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Royal Ascot For Ladies Day



Royal Ascot for Ladies Day

By Jennie May Thompson

From the weird…



Founded by Queen Anne in 1711, The Royal family still lead the procession from Windsor castle to Ascot every June. It has become a tradition, that the blue blooded attend on a yearly basis. The Ascot races have become part of our heritage and although they have been previously associated with the wealthy and aristocratic, the event is now marked as a sociable occasion for the commoner. Famous for the outlandish hats and colour coordinated styles, Ascot continues to be a fashionable affair for women. There is no doubt that today (16.06.11) there shall be many women braving the rain to show off their outfits.

Day three of Ascot is ‘The Gold Cup Meeting’ or as you and I may know it, The Royal Ascot for Ladies Day. It is Britain’s most prestigious event for horses that run long distance, and surprisingly the actual title of the race does not include the word ‘Ascot’. Whether you’ve got an impeccable taste for luxury brands or a superb eye for quality bargains, to attend the races you must follow the dress code.

…To the Wonderful



Dress Code For Racers in The Royal Enclosure

Her Majesty’s Representative wishes to point out that only formal day dress with a hat or substantial fascinator will be acceptable. Off the shoulder, halter neck, spaghetti straps and dresses with a strap of less than one inch and miniskirts are considered unsuitable. Midriffs must be covered and trouser suits must be full length and of matching material and colour. Gentlemen are required to wear either black or grey morning dress, including a waistcoat, with a top hat. A gentleman may remove his top hat within a restaurant, a private box, a private club or that facility’s terrace, balcony or garden. Hats may also be removed within any enclosed external seating area within the Royal Enclosure Garden.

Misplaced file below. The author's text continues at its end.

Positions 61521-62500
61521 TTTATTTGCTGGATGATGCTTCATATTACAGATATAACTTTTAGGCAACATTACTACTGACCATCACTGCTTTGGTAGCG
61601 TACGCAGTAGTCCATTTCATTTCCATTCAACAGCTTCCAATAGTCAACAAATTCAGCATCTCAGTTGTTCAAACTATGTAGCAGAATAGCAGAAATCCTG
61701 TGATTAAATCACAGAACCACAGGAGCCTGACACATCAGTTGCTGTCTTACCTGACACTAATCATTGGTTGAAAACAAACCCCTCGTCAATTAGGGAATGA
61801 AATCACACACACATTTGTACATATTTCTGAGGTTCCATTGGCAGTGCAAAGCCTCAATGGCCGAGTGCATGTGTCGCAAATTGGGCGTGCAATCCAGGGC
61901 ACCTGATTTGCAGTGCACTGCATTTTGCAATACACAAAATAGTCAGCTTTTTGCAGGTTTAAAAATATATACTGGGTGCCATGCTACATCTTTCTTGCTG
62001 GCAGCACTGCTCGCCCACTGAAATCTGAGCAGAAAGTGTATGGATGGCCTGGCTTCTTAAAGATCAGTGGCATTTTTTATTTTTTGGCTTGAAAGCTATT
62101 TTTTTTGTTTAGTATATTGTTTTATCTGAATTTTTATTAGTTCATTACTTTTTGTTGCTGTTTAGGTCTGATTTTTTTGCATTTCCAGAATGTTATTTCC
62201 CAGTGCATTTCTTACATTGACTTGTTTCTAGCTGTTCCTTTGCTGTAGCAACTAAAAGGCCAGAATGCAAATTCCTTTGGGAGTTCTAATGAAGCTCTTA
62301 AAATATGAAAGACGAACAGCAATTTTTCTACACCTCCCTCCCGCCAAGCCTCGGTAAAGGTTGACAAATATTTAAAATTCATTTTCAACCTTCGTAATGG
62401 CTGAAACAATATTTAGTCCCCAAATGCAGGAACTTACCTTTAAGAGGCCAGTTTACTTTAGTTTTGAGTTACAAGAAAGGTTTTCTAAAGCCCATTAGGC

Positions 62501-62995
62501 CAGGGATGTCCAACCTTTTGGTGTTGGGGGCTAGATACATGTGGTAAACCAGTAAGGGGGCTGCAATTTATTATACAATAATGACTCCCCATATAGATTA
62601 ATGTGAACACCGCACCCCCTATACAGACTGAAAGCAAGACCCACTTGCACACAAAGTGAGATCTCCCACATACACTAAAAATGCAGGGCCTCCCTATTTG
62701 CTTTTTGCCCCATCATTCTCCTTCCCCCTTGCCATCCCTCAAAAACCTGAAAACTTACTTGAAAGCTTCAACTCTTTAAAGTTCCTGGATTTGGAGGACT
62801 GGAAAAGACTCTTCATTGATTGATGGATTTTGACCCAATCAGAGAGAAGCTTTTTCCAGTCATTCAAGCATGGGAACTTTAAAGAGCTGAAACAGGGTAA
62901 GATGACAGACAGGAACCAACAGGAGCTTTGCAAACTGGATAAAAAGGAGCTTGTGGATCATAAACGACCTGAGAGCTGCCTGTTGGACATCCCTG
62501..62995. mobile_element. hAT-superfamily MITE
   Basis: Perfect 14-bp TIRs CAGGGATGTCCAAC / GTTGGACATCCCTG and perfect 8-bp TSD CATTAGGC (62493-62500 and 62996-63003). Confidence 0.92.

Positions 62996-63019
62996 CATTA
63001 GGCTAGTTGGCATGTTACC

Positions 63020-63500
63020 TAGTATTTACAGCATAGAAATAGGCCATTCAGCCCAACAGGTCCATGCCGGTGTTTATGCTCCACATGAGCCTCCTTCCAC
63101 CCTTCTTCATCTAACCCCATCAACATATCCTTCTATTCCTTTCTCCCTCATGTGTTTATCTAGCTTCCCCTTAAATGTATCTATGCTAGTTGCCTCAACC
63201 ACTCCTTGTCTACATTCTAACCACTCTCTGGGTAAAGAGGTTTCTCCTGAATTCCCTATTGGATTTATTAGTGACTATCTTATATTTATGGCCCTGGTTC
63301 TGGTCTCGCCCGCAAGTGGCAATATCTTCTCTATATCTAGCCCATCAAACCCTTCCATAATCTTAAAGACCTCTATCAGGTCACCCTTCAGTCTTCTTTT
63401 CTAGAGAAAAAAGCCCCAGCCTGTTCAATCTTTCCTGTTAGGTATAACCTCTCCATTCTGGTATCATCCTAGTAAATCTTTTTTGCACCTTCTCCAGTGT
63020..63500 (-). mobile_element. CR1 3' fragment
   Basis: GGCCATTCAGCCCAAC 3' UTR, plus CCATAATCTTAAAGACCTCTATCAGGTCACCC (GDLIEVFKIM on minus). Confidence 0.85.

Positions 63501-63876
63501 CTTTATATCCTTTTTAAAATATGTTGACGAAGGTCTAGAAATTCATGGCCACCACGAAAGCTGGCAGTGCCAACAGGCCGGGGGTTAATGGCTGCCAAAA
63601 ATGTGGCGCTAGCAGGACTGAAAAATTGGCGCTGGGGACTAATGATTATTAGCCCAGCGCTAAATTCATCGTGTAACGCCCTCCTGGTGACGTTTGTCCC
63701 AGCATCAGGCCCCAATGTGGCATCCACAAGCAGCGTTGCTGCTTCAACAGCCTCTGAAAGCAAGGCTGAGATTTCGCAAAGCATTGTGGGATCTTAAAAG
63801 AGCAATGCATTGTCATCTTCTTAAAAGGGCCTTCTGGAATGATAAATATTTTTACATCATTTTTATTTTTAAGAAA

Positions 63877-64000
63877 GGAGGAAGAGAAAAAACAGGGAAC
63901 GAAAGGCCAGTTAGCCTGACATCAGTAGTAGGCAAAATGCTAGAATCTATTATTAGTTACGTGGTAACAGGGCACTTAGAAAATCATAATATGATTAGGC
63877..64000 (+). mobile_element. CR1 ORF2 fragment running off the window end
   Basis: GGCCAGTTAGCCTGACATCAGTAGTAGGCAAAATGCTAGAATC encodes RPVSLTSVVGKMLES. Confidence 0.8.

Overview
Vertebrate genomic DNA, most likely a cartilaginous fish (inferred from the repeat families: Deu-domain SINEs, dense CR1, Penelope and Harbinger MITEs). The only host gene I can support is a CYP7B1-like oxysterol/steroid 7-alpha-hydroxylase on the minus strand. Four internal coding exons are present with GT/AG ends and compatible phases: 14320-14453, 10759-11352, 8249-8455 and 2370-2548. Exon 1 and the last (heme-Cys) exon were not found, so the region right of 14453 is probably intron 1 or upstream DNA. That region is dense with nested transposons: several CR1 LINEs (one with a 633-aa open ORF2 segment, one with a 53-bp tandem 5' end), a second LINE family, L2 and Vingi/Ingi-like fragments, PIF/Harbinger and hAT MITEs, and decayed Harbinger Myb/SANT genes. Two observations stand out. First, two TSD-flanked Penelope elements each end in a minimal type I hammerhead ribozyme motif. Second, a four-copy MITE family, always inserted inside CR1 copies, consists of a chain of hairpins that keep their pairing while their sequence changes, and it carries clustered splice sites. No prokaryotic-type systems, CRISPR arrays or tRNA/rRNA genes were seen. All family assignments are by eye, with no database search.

Premier Admission Dress Code

Both ladies and gentlemen are asked to dress in a manner appropriate to a smart occasion. Many gentlemen wear a shirt and tie with a jacket or suit. Please note that blue jeans, shorts, t-shirts and sports attire (including football and rugby shirts, sweatshirts and trainers) are not permitted.

If you are thinking about going to the races, here are some tips on what to wear and how to stand out from the crowd for the right reasons.

(1)   Choose a hat that reflects your own personal style, but suits your head shape. Make sure you can see your face; people want to talk to you, not the hat.

 (2)   Choose two items that are of the same colour (shoes and bag, dress and hat, bag and hat etc..)

 (3)   Ask the shop assistant before purchasing any item, whether anyone else is wearing it to Ascot. It’s never a good feeling turning up in something somebody else is wearing.

 (4)   Make sure you have fun with it! Just don’t go overboard, nobody wants to look like they’ve just come off a carnival float.


All hats available at www.ascot-hats.co.uk


Dresses available at www.janeandmarilyn.co.uk


Tutting from beneath a bucket hat, and grasping a pair of spectacles a lady scorned ‘Now, how could he wear that? He just looks dreadful’ To which her friend replied ‘Darling, isn’t that your cousin Martha?’

Photos: http://www.goodtoknow.co.uk

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